In the course of the 18th century the number of undergraduates not on the foundation dwindled to vanishing-point. It had not long maintained the comparatively high level of the 1620's. Even in the decade before the Civil War it was seldom above 20; more commonly about 15. It fell further under the Commonwealth, but recovered to about the same level in the last years of the Protectorate. In the decade 1663–73 it probably never exceeded a dozen; later, it may have fallen still lower. In the six years following the completion of the Brick Building in 1693 (fn. 454) there was again a limited recovery: the number usually ranged between a dozen and sixteen. From that point information is wanting, (fn. 455) and the stages of the final decline cannot be traced. Poor scholars were still being admitted at King's in the 1740's and even the early 1750's. (fn. 456) A register started in 1753 (fn. 457) records admissions of nine fellow-commoners of undergraduate age in the first eight years; most of them Etonians. Between 1762 and 1809, there were only twelve more. The last fellow-commoner of the old line was Thomas Gustavus Dickinson, perhaps an ex-service man, admitted in 1814; he soon migrated to Oxford. He died on 26 November 1865. (fn. 458) One month before, the first pensioner of the new line had been admitted at King's. (fn. 459)
So King's became what it had not been since the Reformation, what it was to be on the eve of the Victorian reforms, a little closed society of Etonian fellows and scholars. Even the scholars were fewer now. At other colleges the statutes fixed separate totals for each category; at King's they only fixed a total of 70 for fellows and scholars together; and the lengthening tenure of fellowships—a consequence of licensed non-residence, and perhaps of increasing longevity—automatically reduced the number of scholarships. In the early 17th century, the average number of undergraduates on the foundation was probably 20 or more; (fn. 460) in the early 19th, it was about 15; and in some years the number fell below 10. (fn. 461)
W. H. Tucker, in his King's Old Court, 1822–25, by a Scholar of the Period, (fn. 462) wittily portrayed the college of his undergraduate days: a society more entertaining by its oddity than impressive by its industry; such as Dickens would have satirized with cruel gusto, and Trollope would have chosen for satire and kept for sympathy. Charles Simeon dwelt apart, in King's but not of it. The dons were bachelors of the old brigade, who outgunninged Gunning's Cambridge of 40 years before. The undergraduates were gentlemen of leisure, exempt from University examinations, incompetently taught, and whiling the years away in careless indolence. It was not a society in which the academic virtues notably flourished.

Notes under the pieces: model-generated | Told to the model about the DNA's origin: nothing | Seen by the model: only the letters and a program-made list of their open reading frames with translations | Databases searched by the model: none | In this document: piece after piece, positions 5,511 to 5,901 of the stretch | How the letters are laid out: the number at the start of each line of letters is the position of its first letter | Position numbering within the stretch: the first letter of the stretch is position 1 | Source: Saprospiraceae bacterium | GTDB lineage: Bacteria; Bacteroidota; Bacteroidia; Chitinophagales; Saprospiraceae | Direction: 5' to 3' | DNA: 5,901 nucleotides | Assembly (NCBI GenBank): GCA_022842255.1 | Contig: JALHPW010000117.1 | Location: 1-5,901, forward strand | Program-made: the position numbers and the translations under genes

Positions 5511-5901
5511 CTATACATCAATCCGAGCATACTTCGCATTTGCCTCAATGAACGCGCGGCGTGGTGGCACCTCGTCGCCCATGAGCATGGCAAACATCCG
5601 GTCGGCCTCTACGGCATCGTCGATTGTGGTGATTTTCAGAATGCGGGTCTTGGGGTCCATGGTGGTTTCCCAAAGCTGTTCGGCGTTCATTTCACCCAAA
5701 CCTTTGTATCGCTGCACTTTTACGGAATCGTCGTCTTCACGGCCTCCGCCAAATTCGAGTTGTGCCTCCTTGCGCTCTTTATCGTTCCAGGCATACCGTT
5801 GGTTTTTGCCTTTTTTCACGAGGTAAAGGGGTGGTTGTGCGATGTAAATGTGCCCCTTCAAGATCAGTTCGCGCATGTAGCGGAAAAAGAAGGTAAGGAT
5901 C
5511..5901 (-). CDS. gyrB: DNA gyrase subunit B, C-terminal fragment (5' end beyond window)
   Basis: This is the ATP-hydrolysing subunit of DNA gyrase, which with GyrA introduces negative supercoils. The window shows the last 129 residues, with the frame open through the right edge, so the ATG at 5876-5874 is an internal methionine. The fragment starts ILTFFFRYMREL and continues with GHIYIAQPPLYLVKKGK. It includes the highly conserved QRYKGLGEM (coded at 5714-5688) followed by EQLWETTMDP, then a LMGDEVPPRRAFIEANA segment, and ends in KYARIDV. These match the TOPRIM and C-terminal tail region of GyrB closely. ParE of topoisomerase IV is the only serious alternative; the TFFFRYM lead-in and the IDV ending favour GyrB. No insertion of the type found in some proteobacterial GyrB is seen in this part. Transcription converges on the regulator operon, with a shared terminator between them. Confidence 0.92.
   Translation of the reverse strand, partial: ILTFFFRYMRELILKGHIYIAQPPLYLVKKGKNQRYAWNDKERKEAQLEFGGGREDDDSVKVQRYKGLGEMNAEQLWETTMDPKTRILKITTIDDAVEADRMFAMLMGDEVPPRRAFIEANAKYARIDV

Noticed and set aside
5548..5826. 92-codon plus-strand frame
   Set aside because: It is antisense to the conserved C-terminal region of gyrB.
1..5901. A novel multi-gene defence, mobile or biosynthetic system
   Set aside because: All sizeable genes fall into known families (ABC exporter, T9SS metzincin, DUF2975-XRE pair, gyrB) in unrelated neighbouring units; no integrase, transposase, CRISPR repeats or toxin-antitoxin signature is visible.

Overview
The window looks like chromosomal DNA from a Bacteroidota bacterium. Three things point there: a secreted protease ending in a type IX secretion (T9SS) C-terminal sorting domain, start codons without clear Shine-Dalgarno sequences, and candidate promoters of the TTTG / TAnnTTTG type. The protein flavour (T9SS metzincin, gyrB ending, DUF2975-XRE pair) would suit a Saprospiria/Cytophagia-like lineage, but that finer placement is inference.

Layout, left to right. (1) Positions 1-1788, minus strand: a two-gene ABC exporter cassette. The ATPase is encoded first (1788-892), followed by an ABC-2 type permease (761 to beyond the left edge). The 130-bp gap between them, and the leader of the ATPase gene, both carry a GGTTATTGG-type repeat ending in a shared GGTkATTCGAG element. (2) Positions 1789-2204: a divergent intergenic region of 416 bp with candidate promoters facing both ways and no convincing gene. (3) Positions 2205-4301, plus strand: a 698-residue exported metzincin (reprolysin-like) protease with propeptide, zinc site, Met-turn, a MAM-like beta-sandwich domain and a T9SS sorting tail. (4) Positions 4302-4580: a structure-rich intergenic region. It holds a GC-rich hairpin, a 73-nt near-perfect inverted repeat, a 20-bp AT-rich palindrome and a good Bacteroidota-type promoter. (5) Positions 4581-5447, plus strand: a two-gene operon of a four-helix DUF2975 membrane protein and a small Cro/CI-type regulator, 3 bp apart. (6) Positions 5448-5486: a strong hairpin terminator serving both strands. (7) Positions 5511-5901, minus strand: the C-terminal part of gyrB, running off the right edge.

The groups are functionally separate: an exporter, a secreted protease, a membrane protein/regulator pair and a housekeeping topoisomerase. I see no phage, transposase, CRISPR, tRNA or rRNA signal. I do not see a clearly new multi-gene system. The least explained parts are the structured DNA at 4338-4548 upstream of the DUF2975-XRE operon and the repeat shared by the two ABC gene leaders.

Of King's throughout the old regime, some have supposed that Tucker's picture is typical; among others, Tucker himself. (fn. 463) Yet even as a picture of King's in the early 19th century, there is reason to think it exceptional. For Tucker and his friends, leisure might mean leisure for guns and dogs and balls at Bury St. Edmunds. For undergraduate generations before and after his time, it could mean leisure for humane studies: freedom from the tyranny of mathematics, and King's a temple of the classics undefiled. And in those generations—even in the earlier ones—the academic quality of Kingsmen is capable of proof. Debarred though they were from the Senate House Examination, they could yet compete for University prizes and scholarships. In the 20 years to 1821, that little band won five scholarships and 20 prizes: a score that was only surpassed, in the field open to Kingsmen, by the great college of Trinity: more than St. John's, far more than any other college of Cambridge: nearly one award to every three undergraduates admitted. Tucker came into residence in 1822; a Kingsman won a Browne medal in 1823; and the flow abruptly ceased. (fn. 464)
Yet the age of Tucker was not long; which has led others to doubt his trustworthiness. 'It must be an unworthy picture', wrote Sir Frederick Bosanquet, 'of a college that had in the years immediately following Mildred Birch, Abraham, Balston, Simonds and Rowland Williams.' (fn. 465) Precisely: in the years immediately following. For these were Kingsmen of the thirties; and the Kingsmen of the thirties were men of a different stamp. Five out of the twelve undergraduates who came into residence in the years 1831–3 were to be noticed in the Dictionary of National Biography. (fn. 466) After Rowland Williams won the Battie Scholarship in 1838, the flow of University distinctions was resumed in greater strength than ever; (fn. 467) and in the forties the men of Trinity, the leading classical college, looked upon the Kingsmen as formidable rivals. (fn. 468) The verdict is clear: Tucker's period was a lean period, following an age of better things, and followed in turn by a great revival. Some who remembered the King's of the twenties came face to face with the Kingsmen of the forties; they recognized their quality, and marked the contrast. When six Kingsmen were examined for ordination at Lincoln in 1842, Bishop Kaye and J. A. Jeremie, his chaplain, observed that 'no set of men came so well prepared; they now did as well as they once did badly'. (fn. 469)